3. The owner of the document can easily transfer it to someone else if it becomes necessary to do so, but even if the ‘owner’ is sick or unavailable for some reason, the other collaborators can still keep working on it.
  4. Collaborators can make their changes right in the document itself, or if they choose to have a single ‘writer’, they can still include their ideas, and contributions and the ‘writer’ can incorporate them as time allows.
  5. There is no need to keep sending emails around – everyone you share your document with has access ALL THE TIME.
  6. All you need is a browser – there are no programs to install. Some people do not have Word, and some students only have access to Word when at school so this frees them to work from anywhere.
  7. Changes to the document are updated in real time – this means that several students can be working on the document simultaneously and all can see what the other is doing.
  8. The identities of those currently editing a document are noted at the top of the screen. This, along with the previous two points frees the students to work anywhere and ANY TIME. Getting together to work as a group need not require physical co-location.
  9. Collaborators can simply look at the timestamp to know if the document has changed, and by who.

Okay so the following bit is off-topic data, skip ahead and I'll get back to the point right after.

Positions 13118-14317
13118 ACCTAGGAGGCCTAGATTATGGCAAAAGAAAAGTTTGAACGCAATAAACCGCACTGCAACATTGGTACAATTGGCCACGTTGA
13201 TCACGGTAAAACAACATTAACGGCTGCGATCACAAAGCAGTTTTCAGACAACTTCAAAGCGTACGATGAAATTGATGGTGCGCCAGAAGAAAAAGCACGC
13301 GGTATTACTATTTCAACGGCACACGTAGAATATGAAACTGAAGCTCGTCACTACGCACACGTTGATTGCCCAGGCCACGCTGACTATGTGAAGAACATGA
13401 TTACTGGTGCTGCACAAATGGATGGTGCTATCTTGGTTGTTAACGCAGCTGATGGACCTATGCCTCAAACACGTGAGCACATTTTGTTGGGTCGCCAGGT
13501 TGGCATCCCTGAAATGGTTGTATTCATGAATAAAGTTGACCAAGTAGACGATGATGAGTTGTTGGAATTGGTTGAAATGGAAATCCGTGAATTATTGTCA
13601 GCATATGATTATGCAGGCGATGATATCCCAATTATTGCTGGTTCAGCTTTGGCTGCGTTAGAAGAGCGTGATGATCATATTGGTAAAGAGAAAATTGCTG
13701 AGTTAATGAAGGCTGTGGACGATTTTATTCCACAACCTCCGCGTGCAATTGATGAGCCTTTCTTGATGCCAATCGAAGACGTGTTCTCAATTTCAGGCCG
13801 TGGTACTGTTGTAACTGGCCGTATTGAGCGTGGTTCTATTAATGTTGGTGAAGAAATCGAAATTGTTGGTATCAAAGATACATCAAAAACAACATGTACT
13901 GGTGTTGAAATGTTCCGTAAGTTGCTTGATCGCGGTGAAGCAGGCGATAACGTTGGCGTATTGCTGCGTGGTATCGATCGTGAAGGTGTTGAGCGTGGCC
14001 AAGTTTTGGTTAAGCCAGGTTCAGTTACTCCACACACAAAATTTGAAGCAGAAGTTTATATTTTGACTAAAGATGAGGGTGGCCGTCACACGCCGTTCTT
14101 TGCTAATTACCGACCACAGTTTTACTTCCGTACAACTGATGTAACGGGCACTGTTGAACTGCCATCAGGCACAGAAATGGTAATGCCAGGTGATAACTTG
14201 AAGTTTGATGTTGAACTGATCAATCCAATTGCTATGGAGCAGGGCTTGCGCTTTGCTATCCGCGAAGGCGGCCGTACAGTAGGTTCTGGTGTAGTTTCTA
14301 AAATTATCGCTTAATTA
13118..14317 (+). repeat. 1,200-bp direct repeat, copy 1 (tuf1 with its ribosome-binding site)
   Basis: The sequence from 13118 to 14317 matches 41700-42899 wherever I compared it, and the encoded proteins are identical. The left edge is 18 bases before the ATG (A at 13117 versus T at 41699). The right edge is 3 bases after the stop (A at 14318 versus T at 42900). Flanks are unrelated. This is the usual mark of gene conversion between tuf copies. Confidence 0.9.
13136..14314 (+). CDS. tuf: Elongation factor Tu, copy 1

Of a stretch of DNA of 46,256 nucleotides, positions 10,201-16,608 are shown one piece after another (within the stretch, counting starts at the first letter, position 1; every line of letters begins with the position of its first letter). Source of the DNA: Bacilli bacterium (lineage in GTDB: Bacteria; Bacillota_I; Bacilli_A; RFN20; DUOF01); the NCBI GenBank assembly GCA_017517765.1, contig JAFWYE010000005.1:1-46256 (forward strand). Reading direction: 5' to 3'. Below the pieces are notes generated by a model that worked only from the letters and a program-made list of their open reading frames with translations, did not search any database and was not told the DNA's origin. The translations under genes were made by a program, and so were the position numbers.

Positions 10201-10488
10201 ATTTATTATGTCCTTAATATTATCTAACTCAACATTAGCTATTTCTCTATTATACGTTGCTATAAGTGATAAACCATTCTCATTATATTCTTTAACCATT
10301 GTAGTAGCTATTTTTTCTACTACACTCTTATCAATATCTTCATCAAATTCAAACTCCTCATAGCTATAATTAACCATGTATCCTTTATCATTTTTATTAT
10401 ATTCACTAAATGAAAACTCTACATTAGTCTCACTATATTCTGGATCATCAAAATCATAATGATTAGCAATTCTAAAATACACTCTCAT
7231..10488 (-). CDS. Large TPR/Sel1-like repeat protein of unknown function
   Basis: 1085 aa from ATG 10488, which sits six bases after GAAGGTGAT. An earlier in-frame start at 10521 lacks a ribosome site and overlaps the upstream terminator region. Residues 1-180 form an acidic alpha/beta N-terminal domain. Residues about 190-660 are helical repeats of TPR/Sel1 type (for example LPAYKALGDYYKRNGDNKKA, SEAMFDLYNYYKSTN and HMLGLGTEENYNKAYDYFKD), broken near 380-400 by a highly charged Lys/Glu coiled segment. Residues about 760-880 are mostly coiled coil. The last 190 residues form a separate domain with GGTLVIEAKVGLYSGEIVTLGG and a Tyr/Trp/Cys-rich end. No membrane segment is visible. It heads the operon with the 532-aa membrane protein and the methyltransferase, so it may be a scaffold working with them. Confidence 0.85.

10. The revision history actually logs who did what when, so group members can easily see if someone did what they were supposed to, who is pulling his or her weight and who  is not. This has potentially huge implications for managing group projects in the classroom. For example if a group complains that someone is not doing their share on a report, they can share it with the instructor who then has a means of verifying the claim.
  11. Submitting a report can be as simple as sharing the link. When you click on it, there are no files to download and no applications to launch – just view it in a browser window.
  12. If a student has a question for the instructor, it is also easy for them to share the document or link.

The fun just keeps going….

Part 2B will outline the tutorial I set up to teach the class how to use Goggle Docs and describe how it went.